VOL.10 NO. 4 SPRING 2001
The window in my office reveals a slice of the U of U’s upper campus: acacia trees turning gold and a wide spread of lawn dotted with tall pines. The roofs of a neighborhood appear beyond, leading up to the foothills of the Wasatch Range and the big white “U” on the side of the mountain. A dusting of snow covers the mountaintops, and the sky is speckled with popcorn clouds in the wake of the first fall storm. The sun appears from behind a cloud and shoots slivers of light across the sky to illuminate the Oquirrh Mountains across the valley. Outstanding. Steven Spielberg couldn’t have orchestrated it better.
Such spectacular scenes helped draw me back to Utah and, ultimately, to the University, after many years away. The momentary glance from my window invariably takes me back a few years to another office and a different view—one more compressed and crowded, less revealing of the surrounding landscape, but no less awe-inspiring.
Three years ago I occupied an office in Bologna, in northern Italy (“about an hour north of Florence,” I always explain to those who have heard of the city—thanks to Oscar Mayer—but don’t know where it is). There, my window overlooked a section of the venerable University of Bologna: no wide green lawn, no mountains, only the ancient buildings of the oldest university* in the Western world—900 years and counting.
Bologna is the original university town. The city is known as la grassa, la bella, e la dota (“the fat,” because one eats well; “the beautiful,” an acknowledgment of its attractive women; and “the learned,” a reference to its world-famous university). I was fortunate to have lived and worked in Bologna for 15 years. My Italian sojourn proved to be the quintessential life-altering, horizon-broadening experience. It convinced me that the world would be a better place if everyone had the opportunity to live for a time in a culture not one’s own—communicating in another language, observing and participating in local traditions, and being exposed to different values, priorities, and points of view.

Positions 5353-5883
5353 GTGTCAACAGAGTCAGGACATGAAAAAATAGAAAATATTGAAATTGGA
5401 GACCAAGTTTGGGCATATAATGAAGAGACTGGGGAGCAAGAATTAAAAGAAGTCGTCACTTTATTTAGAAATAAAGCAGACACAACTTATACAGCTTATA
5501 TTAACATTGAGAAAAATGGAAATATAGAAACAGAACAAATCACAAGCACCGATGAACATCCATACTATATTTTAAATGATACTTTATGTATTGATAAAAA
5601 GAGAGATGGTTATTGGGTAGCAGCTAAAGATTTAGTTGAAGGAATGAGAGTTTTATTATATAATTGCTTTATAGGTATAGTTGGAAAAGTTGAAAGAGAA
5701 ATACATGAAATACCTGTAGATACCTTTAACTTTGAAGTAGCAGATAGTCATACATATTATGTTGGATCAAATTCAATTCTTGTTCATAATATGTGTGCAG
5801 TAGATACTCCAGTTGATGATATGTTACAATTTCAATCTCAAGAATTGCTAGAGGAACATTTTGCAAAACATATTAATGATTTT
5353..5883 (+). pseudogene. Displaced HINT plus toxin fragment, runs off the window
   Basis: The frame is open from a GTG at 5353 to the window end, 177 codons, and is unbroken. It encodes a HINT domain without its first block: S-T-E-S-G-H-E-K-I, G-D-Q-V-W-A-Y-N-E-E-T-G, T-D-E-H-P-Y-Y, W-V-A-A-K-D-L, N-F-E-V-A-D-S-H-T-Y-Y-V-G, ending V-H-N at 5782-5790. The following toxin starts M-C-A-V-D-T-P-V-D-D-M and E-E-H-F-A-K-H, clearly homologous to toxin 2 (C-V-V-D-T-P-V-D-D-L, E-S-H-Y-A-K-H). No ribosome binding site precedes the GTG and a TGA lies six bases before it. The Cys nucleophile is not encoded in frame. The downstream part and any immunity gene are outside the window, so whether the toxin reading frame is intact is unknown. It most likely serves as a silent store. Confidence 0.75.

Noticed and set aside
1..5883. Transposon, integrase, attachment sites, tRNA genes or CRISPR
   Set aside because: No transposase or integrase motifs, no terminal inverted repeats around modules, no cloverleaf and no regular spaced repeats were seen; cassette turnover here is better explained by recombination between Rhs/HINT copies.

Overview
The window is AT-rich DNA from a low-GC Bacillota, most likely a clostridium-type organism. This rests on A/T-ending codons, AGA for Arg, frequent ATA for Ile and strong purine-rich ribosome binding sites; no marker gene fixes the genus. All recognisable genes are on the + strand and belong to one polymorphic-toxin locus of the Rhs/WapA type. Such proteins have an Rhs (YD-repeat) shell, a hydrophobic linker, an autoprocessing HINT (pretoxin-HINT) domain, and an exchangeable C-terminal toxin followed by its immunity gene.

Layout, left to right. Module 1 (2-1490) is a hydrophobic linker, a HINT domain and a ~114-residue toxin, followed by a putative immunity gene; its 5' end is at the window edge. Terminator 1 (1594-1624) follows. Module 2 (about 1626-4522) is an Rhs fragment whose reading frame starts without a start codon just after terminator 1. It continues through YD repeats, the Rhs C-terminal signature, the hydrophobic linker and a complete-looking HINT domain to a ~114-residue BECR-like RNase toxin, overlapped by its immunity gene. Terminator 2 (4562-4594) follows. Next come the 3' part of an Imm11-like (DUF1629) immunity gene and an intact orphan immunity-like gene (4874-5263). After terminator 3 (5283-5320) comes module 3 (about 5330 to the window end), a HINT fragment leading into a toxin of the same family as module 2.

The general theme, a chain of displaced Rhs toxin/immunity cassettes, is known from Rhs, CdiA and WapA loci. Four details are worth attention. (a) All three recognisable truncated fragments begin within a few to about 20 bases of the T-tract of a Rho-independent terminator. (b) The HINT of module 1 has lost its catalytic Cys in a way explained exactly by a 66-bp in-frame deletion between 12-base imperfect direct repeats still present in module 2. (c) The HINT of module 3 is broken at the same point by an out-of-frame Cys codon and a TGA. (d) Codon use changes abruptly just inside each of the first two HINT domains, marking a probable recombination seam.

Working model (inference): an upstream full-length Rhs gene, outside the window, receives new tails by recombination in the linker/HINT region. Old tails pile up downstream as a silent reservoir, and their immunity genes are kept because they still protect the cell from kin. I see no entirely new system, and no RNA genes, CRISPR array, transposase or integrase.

Bologna is a city of 500,000 inhabitants, about half of whom are crowded into its historical center, an area roughly twice the size of the U of U campus. The city’s origins are Etruscan; the Romans followed a few centuries later. Medieval Bologna eventually took shape atop Roman ruins, which are invariably revealed with every excavation. It’s no place to break a water main.
Once protected by high stone walls, the city center is now encircled by a four-lane highway, which still acts as protection from “foreign invaders,” only today’s disincentive to entry is speeding cars instead of spears. Apart from coping with Italians’ legendary driving habits (it wasn’t always easy living in a country whose citizens insisted on defying the basic law of physics that states two masses cannot occupy the same space at the same time), I found life in Bologna comfortable and forever fascinating. Known as the “capital of Italian cuisine,” Bologna offers fabulous food, few tourists, friendly, if somewhat reserved, inhabitants, an abundance of astounding works of art and architecture, and 35 kilometers of porticoes that crisscross the city, protecting its citizens from the elements.
Bologna is therefore the most walkable of cities, and one of Italy’s most captivating—although few tourists know it, opting to invade the more high-profile Florence, Rome, and Venice. Wandering through the town’s narrow side streets is like touring a stage set constructed of timbered and tiled porticoes, marble facades, leaning towers, terra-cotta tiled roofs, and stucco walls painted earth colors— ochre, umber, and mauve—that radiate a ruddy glow in the afternoon light.
From spring through fall, the air is warm and moist, yet underneath the porticoes and inside the many basilicas, the atmosphere is cool and tinted blue. It is a city of startling contrasts, and almost impossible to photograph.
I used to walk (or bike) to work every day, passing by the university’s administrative offices to get to my own a ways down the street. I often glanced up for a peek inside the upper-story windows and was rewarded with snatches of frescoed ceilings and cascading chandeliers.
Understandably, Bologna’s university is imbued with a great sense of its role in the history of academe. In 1988 it celebrated its 900th anniversary with a yearlong festival. The year was marked by a great deal of pomp and more circumstance than even Edward Elgar could have imagined. Headed by Il Magnifico Rettore, the Università degli Studi di Bologna, or the “U of Bo,” as it is affectionately known among English speakers, enrolls about 90,000 students a year. (And we think the U has parking problems?) Not surprisingly, the vast majority of students studies at home, making occasional forays to the university to consult with faculty advisors or to attend lectures.